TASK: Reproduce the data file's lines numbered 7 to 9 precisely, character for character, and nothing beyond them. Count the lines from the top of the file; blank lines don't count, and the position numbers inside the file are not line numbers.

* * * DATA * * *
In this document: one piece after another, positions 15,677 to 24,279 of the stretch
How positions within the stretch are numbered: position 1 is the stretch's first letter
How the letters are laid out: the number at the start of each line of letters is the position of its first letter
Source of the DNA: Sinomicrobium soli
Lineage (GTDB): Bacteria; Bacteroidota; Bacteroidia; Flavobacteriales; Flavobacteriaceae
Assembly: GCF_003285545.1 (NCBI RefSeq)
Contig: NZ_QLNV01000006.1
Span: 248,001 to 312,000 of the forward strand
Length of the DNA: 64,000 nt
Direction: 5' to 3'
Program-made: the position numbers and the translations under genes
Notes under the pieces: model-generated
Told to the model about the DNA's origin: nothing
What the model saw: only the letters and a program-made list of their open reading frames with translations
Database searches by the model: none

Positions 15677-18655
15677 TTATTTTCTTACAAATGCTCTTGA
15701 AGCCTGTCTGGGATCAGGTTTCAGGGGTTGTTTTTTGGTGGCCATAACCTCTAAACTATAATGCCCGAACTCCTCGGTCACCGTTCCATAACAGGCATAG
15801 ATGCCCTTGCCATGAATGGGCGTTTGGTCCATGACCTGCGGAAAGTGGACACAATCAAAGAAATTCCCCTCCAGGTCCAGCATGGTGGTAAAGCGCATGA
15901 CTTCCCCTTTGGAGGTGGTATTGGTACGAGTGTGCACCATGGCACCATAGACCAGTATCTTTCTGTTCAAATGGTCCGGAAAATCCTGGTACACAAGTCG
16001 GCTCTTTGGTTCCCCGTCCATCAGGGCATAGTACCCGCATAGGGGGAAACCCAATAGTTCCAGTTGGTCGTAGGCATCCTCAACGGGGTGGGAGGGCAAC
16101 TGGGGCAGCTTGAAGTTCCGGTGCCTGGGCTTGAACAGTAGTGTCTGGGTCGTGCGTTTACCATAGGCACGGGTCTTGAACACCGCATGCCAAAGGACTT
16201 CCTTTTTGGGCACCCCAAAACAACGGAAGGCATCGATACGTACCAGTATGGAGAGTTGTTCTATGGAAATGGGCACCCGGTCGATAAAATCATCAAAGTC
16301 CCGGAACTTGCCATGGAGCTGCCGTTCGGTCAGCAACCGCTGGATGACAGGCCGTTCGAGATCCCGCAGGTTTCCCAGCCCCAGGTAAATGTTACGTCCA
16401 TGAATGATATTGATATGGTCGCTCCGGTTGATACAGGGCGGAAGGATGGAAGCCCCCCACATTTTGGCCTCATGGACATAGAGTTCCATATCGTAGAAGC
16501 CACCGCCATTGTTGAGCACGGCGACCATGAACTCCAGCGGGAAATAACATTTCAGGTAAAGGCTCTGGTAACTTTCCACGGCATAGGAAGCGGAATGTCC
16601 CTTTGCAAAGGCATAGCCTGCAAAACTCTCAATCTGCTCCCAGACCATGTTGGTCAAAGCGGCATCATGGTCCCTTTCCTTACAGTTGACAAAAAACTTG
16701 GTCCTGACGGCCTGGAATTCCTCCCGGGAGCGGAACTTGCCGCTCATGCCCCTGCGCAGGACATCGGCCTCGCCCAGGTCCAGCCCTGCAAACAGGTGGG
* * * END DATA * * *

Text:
Contig: NZ_QLNV01000006.1
Span: 248,001 to 312,000 of the forward strand
Length of the DNA: 64,000 nt